Getty Images
Getty Images

The Time Salvador Dali Worked for Walt Disney

Getty Images
Getty Images

Did you know that Disney briefly employed the world’s most famous surrealist?

Salvador Dali was approached by Disney himself in 1945 to propose a collaborative film. Entitled Destino, the picture would be based upon a Mexican folk song of the same name, with the music played to accompany a sequence of Dali-designed animation. The overjoyed surrealist enthusiastically agreed and quickly began sketching storyboards.

Disney’s sudden turn to surrealism was an attempt to silence several of his critics who felt that his films all too often sacrificed genuine artistry at the altar of marketability—favoring tradition and safety over innovation and experimentation. The evocative Fantasia, released in 1940, had been a groundbreaking first step on this front, and the animator now hoped that Destino would keep this newfound momentum going.

But alas, the project died in infancy and Disney pulled the plug on the film after its third month of production. Though he would remain lifelong friends with Dali afterwards, nothing remains of their short-lived joint venture but a 15-second demo reel and a handful of rudimentary sketches.

However, some 54 years later, the development of Fantasia’s long-awaited sequel, Fantasia 2000, inspired Disney’s nephew, Roy, to finally revive the project. A team of French animators were brought on board to produce the six-minute film on the basis of Dali’s notes and storyboards. In 2003, his musical vision was released at long last. Their efforts are currently available on YouTube:

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YouTube/Great Big Story
See the Secret Paintings Hidden in Gilded Books
YouTube/Great Big Story
YouTube/Great Big Story

The art of vanishing fore-edge painting—hiding delicate images on the front edges of gilded books—dates back to about 1660. Today, British artist Martin Frost is the last remaining commercial fore-edge painter in the world. He works primarily on antique books, crafting scenes from nature, domestic life, mythology, and Harry Potter. Great Big Story recently caught up with him in his studio to learn more about his disappearing art. Learn more in the video below.

nextArticle.image_alt|e
Mathew Tucciarone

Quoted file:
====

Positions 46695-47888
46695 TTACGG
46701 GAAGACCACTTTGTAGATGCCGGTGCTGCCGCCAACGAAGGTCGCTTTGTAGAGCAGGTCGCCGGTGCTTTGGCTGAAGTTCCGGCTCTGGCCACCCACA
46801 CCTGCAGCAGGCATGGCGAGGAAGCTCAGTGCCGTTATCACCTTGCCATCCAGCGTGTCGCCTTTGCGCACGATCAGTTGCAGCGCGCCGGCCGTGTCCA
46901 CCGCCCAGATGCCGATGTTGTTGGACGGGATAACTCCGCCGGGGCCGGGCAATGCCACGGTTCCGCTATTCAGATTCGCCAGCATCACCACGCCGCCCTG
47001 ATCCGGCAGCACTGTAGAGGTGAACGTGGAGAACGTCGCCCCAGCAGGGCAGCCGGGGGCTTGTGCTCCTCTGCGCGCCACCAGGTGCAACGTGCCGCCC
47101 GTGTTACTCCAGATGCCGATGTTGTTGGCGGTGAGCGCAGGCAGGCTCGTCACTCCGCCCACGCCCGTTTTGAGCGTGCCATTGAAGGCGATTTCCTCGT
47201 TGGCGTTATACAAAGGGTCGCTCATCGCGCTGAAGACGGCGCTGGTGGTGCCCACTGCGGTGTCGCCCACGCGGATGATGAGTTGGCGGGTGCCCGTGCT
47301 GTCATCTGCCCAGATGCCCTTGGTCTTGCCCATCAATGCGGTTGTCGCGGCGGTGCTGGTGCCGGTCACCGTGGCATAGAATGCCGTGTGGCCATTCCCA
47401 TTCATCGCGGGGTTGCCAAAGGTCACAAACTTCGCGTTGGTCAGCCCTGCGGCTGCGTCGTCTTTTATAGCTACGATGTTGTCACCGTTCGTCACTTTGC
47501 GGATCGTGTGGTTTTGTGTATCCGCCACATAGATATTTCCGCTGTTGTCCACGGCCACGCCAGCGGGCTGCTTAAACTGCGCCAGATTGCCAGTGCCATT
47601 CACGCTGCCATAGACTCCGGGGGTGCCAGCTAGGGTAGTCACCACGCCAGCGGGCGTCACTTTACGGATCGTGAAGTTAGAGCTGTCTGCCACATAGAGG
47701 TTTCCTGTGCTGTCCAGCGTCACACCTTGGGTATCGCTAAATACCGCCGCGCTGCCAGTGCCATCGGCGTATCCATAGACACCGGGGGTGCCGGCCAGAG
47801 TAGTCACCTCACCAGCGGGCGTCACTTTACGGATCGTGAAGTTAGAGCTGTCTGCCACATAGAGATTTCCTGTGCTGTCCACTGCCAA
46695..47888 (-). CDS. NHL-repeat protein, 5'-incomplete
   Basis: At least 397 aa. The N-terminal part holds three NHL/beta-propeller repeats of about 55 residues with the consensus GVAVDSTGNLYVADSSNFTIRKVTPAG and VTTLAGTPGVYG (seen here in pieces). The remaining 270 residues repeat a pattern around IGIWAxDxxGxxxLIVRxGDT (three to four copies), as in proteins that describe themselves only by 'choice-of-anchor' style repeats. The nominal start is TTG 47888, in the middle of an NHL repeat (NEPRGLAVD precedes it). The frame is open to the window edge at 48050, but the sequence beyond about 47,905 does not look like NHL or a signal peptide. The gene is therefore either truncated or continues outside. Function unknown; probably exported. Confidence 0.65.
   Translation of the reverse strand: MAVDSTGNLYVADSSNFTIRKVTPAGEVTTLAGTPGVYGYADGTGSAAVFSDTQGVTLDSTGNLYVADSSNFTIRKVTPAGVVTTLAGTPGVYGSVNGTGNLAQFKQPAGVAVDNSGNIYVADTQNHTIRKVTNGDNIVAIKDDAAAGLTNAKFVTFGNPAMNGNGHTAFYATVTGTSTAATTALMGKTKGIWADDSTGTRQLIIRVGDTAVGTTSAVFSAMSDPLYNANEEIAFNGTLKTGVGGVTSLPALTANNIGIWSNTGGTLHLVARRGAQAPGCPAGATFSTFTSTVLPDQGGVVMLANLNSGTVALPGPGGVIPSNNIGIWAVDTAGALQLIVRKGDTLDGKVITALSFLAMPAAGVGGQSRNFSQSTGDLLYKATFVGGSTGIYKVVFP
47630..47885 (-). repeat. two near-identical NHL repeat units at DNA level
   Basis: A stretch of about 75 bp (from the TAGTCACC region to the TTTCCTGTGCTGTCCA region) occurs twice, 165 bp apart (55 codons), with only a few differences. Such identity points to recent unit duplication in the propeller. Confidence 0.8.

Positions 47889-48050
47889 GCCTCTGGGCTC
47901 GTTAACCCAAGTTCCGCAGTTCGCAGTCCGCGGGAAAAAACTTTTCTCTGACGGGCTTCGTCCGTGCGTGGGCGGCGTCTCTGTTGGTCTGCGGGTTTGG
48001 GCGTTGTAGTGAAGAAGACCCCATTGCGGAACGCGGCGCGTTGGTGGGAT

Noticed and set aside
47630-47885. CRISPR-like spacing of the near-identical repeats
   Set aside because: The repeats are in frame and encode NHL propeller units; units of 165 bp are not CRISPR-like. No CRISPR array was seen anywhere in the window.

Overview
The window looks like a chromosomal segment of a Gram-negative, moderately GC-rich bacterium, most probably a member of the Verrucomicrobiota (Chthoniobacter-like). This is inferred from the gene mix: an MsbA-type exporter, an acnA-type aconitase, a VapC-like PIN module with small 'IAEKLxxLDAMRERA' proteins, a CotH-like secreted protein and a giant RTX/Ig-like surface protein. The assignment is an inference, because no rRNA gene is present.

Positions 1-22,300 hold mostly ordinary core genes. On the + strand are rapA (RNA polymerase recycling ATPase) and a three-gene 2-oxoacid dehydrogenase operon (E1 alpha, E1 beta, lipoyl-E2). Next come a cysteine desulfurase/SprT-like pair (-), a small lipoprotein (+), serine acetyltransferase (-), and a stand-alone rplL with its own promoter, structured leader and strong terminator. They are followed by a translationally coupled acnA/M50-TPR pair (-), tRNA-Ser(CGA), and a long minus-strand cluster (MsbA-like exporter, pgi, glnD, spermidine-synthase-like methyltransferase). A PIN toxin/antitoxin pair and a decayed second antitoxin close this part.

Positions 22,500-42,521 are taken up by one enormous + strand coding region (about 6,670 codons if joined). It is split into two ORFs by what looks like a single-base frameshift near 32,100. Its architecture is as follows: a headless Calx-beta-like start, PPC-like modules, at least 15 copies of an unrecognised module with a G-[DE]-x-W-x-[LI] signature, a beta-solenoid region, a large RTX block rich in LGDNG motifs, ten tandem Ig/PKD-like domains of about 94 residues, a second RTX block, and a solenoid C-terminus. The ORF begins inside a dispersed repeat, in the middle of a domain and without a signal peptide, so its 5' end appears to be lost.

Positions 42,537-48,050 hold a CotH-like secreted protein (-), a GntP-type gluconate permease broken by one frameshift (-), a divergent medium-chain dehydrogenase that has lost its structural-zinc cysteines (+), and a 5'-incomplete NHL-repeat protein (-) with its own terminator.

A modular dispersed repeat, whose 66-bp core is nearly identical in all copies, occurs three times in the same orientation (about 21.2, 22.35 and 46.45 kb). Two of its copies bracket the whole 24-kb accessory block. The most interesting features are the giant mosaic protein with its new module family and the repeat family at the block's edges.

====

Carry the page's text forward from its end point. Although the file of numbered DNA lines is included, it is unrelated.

Candytopia, the Interactive Art Installation Made of Sweet Treats, Is Coming to New York City
Mathew Tucciarone
Mathew Tucciarone

A colorful exhibition is sharing some eye candy—and actual candy—with visitors. The sweet art pop-up, called Candytopia, is heading to New York City this summer following successful stints in Los Angeles and Santa Monica, Gothamist reports.

Candytopia feels a little like Willy Wonka’s chocolate room. More than a dozen rooms with psychedelic backdrops will be on view, as well as candy-inspired interpretations of famous artworks such as Mona Lisa and The Thinker. The installation is the brainchild of Jackie Sorkin, the star of TLC’s Candy Queen.

Many of the art installations are made from actual candy, but unlike Wonka’s lickable wallpaper, visitors will have to keep their hands and tongues to themselves. Instead, guests will be given samples of various sweet treats like gummies, chocolates, and “nostalgic favorites.”

Forbes named Candytopia one of the best pop-up museums to visit in 2018. New York City seems the perfect place for the exhibit, having formerly hosted other food-inspired pop-ups like the Museum of Pizza and the Museum of Ice Cream.

Candytopia will debut in New York City on August 15 at Penn Plaza at 145 West 32nd Street. Tickets must be purchased in advance, and they can be ordered on Candytopia’s website. Private events and birthday parties can also be arranged.

Keep scrolling to see some more installations from Candytopia.

A wing of the Candytopia exhibit
Mathew Tucciarone

An Egyptian-inspired statue made of candy
Mathew Tucciarone

A candy version of the Mona Lisa
Mathew Tucciarone

A shark statue
Mathew Tucciarone

[h/t Gothamist]

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